This editorial will appear in Monday’s print edition.
Would you support renaming the Tacoma Narrows Bridge if it kept tolls from rising higher than they otherwise would?
What if it were renamed the Taco Bell Narrows Bridge and only kept the toll from increasing, say, by 25 cents?
It’s that kind of question that lawmakers must consider with House Bill 1050 and 1051, which would allow naming rights for public facilities and transportation infrastructure, respectively. Both are prime-sponsored by state Rep. Jan Angel, R-Port Orchard; HB 1051 is co-sponsored by freshman Rep. Linda Kochmar, R-Federal Way.
Angel’s main motivation for supporting naming rights is to provide some toll relief for Narrows Bridge commuters.
‘That’s a worthy goal; the round-trip toll is slated to increase from the current $4 to $6 in 2015. But it’s doubtful that the sale of naming rights would put much of a dent in the $45 million the state owes annually in debt payment. If the toll relief isn’t more than a pittance, would it be worth giving the bridge a name that might become the target of jokes?
Naming rights could have a much more significant impact on a smaller scale. For instance, it’s costly to maintain highway rest stops and state parks; selling the naming rights to these highly visible sites could provide much-needed revenue. The public is likely to support naming rights if it meant those facilities would be well-maintained and not threatened with closure.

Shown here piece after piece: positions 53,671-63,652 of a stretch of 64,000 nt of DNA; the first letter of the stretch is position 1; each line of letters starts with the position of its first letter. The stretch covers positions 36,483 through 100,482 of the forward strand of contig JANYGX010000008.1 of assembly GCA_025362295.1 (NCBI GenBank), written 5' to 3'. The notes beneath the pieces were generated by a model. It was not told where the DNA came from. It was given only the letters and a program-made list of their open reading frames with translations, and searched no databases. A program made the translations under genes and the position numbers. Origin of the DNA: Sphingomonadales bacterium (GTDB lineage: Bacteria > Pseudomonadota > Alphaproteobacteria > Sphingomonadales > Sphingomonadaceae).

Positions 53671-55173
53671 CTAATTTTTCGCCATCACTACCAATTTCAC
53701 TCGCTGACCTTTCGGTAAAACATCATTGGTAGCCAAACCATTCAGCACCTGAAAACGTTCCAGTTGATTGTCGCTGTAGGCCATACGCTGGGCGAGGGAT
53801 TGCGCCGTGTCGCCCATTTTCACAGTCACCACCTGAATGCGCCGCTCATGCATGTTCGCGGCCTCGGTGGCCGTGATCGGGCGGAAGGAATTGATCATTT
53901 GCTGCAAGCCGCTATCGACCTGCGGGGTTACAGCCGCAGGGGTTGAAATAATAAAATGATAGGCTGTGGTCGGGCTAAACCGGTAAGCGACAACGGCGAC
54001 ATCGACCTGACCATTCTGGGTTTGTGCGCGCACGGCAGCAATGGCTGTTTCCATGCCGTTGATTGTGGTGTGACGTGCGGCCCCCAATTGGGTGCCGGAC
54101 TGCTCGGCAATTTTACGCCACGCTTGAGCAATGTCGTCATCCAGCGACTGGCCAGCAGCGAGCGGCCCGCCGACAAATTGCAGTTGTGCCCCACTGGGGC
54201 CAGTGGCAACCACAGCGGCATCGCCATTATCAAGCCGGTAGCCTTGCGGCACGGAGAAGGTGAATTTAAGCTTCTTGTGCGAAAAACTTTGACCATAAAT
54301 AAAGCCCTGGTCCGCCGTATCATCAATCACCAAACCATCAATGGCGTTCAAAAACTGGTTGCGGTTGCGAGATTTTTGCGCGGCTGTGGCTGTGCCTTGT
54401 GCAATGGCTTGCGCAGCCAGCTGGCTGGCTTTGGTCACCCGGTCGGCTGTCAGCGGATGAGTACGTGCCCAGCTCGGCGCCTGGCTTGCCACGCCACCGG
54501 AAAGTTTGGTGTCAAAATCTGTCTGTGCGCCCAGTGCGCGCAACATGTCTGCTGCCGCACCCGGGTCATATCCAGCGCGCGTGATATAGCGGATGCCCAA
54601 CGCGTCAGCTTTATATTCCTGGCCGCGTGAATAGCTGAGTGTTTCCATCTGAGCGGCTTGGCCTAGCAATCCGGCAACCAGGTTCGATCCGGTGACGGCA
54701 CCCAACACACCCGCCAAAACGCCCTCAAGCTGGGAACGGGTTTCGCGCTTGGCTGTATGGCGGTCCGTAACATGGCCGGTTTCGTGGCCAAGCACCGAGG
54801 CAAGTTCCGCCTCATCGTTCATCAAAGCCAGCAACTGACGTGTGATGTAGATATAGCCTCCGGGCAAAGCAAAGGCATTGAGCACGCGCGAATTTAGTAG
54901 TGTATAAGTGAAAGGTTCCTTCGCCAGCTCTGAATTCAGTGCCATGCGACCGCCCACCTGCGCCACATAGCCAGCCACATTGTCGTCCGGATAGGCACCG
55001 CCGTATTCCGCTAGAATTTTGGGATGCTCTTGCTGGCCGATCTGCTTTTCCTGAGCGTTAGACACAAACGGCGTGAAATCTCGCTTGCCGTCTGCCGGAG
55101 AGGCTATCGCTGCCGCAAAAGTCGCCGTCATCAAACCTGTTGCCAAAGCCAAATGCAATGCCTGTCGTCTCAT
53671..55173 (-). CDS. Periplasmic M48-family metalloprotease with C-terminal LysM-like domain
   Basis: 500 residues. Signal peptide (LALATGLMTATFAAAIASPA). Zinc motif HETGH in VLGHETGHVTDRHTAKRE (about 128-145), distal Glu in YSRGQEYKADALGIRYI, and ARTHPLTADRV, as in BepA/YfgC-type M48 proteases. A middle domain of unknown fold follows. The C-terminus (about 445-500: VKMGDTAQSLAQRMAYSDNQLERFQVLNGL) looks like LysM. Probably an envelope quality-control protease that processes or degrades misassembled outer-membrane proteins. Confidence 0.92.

Selling naming rights is something the public is already familiar with: KeyArena, Safeco Field and CenturyLink Field are all examples in the region. People often come up with their own nicknames to take the commercial edge off the names: The Safe and The Clink, for example.
Angel’s legislation forbids names that are indecent, religious or political, or that promote tobacco, alcohol, marijuana or illegal drugs. In naming transportation infrastructure, at least one public hearing would be required.
Both bills limit naming rights to five years, so no permanent damage would be done if the name turns out to be a dud. In tough economic times, with money short for maintaining important public facilities, it makes sense to give naming rights a shot – in limited cases.